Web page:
Fathers Day is celebrated on different days around the world, but if you’re in the United States, it’s the third Sunday of June.
What better way to say I love you than by giving Dad an electronic cigarette or vaporizer?
Electronic cigarettes have not been proven to help people quit smoking, but they worked for me and thousands of other people around the world.
Did you know that quitting smoking can add 10 years to someone’s life? Quitting can quickly reduce blood pressure and increase lung capacity. The inflammation in the body caused by the poisons inhaled from cigarettes dissipate within only weeks of quitting.
Give your father an electronic cigarette as an alternative to smoking and show him how important it is to have him in your life.
South Beach Smoke has many great options for beginners. Or if you want something a little more advanced, check out Vapor Beast (I recommend a “Box Mod” for people new to vaping).
Get one for your Mother too, if she smokes, so that they can support each other and share in the experience together.
* image courtesy of pescatello
I always hear about those gift bags that celebrities receive when they go to awards shows, you know, the ones filled with iPads, Rolex watches and other things we all wish we could afford?
Well, South Beach Smoke has definitely proved that they are now a part of the elite, because at the recent MTV movie awards, their electronic cigarettes were packaged in the gift baskets with all of those other awesome gadgets.
The difference here is that South Beach Smoke’s electronic cigarettes are actually affordable to all of us. I own one and I’m far from rich.
I think this is a testament to the quality of the South Beach Smoke brand. They obviously feel that it’s worth putting into the hands of scrutinizing celebrities, and I agree with them.
If you haven’t already, order from South Beach Smoke now.
NOTE: This article has been updated with the court ruling.
The big tobacco companies are in trouble for not properly stating that cigarettes they produce that are labeled as “low tar,” “mild,” or “ultra light” aren’t actually healthier or less addictive than other cigarettes.
U.S. District Judge Gladys Kessler is considering making these companies, the nation’s largest manufacturers of cigarettes, pay for a campaign designed to correct these statements; a campaign that will properly inform the public about the misleading labels that have been placed on cigarettes for decades.
The tobacco industry has recently argued that Judge Kessler doesn’t have jurisdiction based on a law from 2009 that gives the U.S. Food and Drug Administration regulation over the industry, but a federal judge has rejected the argument.
A year later since this post was originally published, Judge Kessler made her final ruling and has ordered that tobacco companies publicly admit through advertisements that their companies have deceived consumers by making false claims regarding the dangers of cigarettes.
Several corrective statements have been ordered to be placed on cigarette labels, including:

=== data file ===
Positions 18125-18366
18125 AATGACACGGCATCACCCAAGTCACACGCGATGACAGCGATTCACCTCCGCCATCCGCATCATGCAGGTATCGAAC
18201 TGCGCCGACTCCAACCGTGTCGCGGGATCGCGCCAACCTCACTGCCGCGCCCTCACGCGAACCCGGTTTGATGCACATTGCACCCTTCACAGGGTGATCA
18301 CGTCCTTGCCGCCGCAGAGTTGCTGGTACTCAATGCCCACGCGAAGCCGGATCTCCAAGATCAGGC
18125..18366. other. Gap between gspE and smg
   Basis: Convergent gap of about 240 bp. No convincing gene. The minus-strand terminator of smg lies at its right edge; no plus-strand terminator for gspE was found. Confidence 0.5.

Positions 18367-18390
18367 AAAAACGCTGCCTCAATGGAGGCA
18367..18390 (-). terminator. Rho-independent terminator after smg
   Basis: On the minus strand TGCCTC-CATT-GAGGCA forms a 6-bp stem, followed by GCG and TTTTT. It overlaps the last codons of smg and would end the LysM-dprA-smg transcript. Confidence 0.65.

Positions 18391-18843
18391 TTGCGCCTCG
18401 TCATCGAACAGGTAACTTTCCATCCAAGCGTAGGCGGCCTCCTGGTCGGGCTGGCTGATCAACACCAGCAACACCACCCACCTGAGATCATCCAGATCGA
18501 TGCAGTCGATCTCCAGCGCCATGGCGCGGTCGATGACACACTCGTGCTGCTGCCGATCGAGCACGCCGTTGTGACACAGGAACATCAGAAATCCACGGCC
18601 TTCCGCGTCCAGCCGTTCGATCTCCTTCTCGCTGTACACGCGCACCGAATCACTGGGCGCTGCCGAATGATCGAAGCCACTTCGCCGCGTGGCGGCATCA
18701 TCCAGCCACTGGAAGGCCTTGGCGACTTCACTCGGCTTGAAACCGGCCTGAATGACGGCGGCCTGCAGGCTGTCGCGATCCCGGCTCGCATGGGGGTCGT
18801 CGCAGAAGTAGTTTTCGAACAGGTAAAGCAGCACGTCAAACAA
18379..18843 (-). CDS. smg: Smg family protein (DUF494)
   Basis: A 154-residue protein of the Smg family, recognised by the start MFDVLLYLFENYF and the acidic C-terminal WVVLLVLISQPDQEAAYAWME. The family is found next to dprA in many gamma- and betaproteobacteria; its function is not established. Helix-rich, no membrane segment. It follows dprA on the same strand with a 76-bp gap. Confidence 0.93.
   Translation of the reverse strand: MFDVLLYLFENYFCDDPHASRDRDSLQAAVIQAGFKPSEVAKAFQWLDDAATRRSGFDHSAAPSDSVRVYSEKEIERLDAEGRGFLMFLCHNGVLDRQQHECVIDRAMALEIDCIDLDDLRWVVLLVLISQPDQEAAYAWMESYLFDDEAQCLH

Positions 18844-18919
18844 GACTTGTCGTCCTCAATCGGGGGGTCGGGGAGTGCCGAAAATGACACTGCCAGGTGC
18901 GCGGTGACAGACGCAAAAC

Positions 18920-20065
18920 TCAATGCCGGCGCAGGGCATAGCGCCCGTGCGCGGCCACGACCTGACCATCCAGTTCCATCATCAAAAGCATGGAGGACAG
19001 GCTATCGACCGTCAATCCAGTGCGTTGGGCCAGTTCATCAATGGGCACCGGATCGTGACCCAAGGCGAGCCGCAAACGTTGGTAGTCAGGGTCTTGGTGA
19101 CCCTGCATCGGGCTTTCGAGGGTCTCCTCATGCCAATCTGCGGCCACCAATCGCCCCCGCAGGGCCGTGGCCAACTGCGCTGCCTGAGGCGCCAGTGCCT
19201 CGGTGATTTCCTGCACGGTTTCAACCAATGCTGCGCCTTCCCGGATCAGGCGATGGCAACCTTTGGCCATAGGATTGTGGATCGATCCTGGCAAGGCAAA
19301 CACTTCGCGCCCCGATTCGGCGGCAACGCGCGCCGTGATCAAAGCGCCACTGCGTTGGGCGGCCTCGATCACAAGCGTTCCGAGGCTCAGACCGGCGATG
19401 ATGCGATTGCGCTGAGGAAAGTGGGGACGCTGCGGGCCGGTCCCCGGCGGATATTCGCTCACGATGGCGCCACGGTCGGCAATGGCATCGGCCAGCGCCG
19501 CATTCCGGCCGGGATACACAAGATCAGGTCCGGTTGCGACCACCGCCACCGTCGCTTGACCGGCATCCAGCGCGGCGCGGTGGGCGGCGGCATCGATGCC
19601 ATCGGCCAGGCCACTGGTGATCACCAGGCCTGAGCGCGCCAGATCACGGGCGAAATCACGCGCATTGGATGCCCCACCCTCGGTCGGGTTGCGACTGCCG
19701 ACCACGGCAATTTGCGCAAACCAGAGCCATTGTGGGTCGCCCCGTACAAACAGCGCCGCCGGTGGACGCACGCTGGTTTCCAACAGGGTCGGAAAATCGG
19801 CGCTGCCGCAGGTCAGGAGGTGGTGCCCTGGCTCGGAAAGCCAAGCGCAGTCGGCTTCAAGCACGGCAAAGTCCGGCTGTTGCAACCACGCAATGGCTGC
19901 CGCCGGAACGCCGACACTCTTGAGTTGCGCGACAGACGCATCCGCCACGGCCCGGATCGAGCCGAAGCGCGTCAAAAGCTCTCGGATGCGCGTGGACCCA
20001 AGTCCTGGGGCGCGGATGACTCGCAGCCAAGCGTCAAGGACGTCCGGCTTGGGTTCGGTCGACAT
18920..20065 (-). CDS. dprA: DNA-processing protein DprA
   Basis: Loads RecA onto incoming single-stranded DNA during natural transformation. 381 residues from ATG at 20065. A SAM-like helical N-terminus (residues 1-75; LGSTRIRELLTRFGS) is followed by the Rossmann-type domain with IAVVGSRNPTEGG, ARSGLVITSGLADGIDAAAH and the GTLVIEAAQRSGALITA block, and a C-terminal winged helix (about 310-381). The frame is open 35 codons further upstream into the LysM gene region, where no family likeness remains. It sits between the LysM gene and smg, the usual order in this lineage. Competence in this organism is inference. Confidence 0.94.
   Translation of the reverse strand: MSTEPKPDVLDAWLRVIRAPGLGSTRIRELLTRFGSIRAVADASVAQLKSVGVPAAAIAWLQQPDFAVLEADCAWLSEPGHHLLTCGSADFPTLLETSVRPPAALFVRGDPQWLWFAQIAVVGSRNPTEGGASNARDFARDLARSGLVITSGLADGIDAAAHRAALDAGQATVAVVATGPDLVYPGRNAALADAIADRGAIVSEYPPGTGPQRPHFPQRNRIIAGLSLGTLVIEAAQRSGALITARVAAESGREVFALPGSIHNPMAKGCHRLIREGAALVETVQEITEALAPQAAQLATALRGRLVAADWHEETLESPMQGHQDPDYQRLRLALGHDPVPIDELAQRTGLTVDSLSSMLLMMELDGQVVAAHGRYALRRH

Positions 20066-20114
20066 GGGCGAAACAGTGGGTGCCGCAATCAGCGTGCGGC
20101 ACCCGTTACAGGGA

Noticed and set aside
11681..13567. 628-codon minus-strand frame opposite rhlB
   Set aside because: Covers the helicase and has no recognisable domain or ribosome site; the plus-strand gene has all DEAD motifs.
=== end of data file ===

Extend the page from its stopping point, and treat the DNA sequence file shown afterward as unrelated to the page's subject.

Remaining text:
- “Smoking is highly addictive”
- “Nicotine is the addictive drug in tobacco”
- “When you smoke, the nicotine actually changes the brain – that’s why quitting is so hard.”
* image courtesy of Lara604
Yesterday I was standing in my kitchen snacking on some sunflower seeds while watching the Mets vs. Yankees game and I looked out of my sliding glass door and saw some kids hanging out across the street. These kids have been hanging out under the tree for as long as I’ve lived here, about 3 years, so it’s nothing strange but then I noticed something that looked like a cigarette in their hands.
I watched and waited to see what it was and sure enough, they took a drag and blew out smoke. It was a cigarette. 🙁
These kids probably aren’t any older than 15 or 16. I started smoking at around that same age, but it still surprises me when I see someone that young already starting on such an addictive, destructive and completely pointless bad habit.
According to studies, more than 3,900 kids ages 12-19 become regular smokers every day. That’s a huge number! But you know what? Only about 1 in 16 middle school students and 1 in 5 high school students start smoking and the number of kids who start smoking decreases every year.
This is great, because it shows that we’re making great progress in preventing tobacco addiction. What all of us are doing to prevent underage smoking – educating children, being non-smoking role models, and continuously fighting the tobacco companies – works!
Lots of kids are curious to see what a cigarette is like. That’s how I started. In some cases, kids might sneak a smoke, decide that they don’t like it and never smoke again. I hope the kids in my photo make the smart decision.
Quitting smoking is hard. It’s one of the toughest challenges you’ll ever have to face in life. But after facing that challenge, you’ll be a stronger person for it.
A recent study from researchers at Trinity College along with the Research Institute for a Tobacco Free Society shows that former smokers have greater willpower than current smokers. The study compared functional MRI images from current smokers, non-smokers, and former smokers to determine the results.
The results imply that smoking cessation methods work. Cessation therapies and devices help to provide the brain with the cognitive skills to control the impulses and desires of smoking.
And once these skills are learned, they remain. This is great because if you’re able to successfully quit smoking, just think of the challenges you can overcome in the future.
Your willpower to quit smoking not only benefits your health, but also the way you live your life moving forward.
If you want to read more about the study, check it out at Science Daily
* image courtesy of Darcy McCarty